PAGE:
This is a blog dedicated to a personal interpretation of political news of the day. I attempt to be as knowledgeable as possible before commenting and committing my thoughts to a day's communication.

Saturday, August 26, 2017

The Instigator and the Fallout

"I can understand the concerns Canadians share about whether this is a short cut, whether this is somehow uncontrolled immigration."
"What I'm very pleased to be able to say ... is that the rules on Canada's immigration system continue to be enforced."
Prime Minister Justin Trudeau ... August 2017

"A photo op after a meeting will not cut it. The Prime Minister of Canada, in order to help the world's most vulnerable and to salvage the Canadian asylum claim system needs to come up with a credible plan and he needs o explain it to Canadians."
Member of Parliament Michelle Rempel, Conservative immigration critic

"To those fleeing persecution, terror and war, Canadians will welcome you, regardless of your faith. Diversity is our strength #WelcomeToCanada."
Prime Minister Justin Trudeau ... January 2017

"My Canadian training, I'm a paralegal, means I have to tell them [Salvadorans in the U.S. making enquiries about coming to Canada] that because of our immigration laws, they can't just show up at the border."
"When Mr. Trudeau said  welcome refugees and stuff like that, he didn't say you have to visit our embassies or consulates, you have to get a visa."
"He missed that part."
Angela Ventura, head, Salvadoran community association, Windsor, Ontario

"There are similarities to the policy context [the first wave of asylum seekers in 1985 fleeing civil war when the U.S. granted asylum to only 3 percent] -- people who were not being recognized as refugees in the U.S. but felt that they would be in Canada were coming over the border."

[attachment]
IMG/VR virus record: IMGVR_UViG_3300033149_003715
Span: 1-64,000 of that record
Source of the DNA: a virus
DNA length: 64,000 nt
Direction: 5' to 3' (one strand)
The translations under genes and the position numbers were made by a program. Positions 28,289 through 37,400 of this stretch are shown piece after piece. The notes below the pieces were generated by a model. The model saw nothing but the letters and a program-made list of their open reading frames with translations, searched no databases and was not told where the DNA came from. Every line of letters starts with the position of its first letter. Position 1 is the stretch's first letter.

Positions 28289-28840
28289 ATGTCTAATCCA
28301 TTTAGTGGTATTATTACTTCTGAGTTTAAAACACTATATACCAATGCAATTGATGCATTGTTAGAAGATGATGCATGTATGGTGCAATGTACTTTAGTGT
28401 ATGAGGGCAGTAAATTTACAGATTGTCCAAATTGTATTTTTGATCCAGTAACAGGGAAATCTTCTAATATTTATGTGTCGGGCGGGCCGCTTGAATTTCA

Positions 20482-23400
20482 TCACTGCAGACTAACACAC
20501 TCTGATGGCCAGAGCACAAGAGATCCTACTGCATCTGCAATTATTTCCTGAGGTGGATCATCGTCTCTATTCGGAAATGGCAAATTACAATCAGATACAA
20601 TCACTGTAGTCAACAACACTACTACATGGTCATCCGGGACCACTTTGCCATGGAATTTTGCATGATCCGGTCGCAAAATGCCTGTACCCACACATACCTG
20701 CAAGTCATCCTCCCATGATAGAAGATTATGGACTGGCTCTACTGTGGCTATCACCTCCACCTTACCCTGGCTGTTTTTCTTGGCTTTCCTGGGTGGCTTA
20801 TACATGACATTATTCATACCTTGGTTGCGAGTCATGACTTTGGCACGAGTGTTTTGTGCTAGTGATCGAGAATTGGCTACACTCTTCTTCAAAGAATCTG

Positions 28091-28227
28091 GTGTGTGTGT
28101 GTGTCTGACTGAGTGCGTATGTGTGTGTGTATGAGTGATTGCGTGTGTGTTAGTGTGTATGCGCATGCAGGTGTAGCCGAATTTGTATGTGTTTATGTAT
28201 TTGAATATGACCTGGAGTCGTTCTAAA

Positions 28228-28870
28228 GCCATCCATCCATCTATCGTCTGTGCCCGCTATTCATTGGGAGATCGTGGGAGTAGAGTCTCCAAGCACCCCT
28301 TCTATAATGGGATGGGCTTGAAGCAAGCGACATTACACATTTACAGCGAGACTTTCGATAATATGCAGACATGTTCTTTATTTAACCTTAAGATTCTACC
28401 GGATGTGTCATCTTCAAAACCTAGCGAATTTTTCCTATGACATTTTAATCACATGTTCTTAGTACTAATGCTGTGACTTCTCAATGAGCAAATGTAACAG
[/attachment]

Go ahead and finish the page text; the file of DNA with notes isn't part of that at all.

"But the main difference is the Safe Third Country agreement [between Canada and the U.S.] because it changes the way the border works."
Julie Young, post-doctoral fellow, Institute on Globalization and the Human Condition, McMaster University, Hamilton, Ontario

How it works is that each, considered a country of safe haven, will only contemplate receiving refugee claimants who come to either the U.S. or Canada directly, turning away any who arrive for example in Canada after first claiming haven in the United States, and vice-versa. To get around this impediment, people living in the United States, mostly Haitians and El Salvadorans, have taken to bypassing official border crossings to cross illegally, where there is little option but to accept their claims and begin the process of verification and deliberation.

And the man who boasted that Canada is ready,willing and able to welcome any and all who come to its borders, anxious to disassociate himself from the stance of the new American president who is doing precisely what his predecessors did, effectively attempting to make some headway in clearing out some of the millions of illegals living in the United States, must bear a goodly portion of the responsibility for the chaos that has now been visited on Canada. Justin Trudeau's much-publicized tweet showing off his progressive credentials got wide coverage; he is as needy of approval as the man he is eager to prove he is the direct opposite of.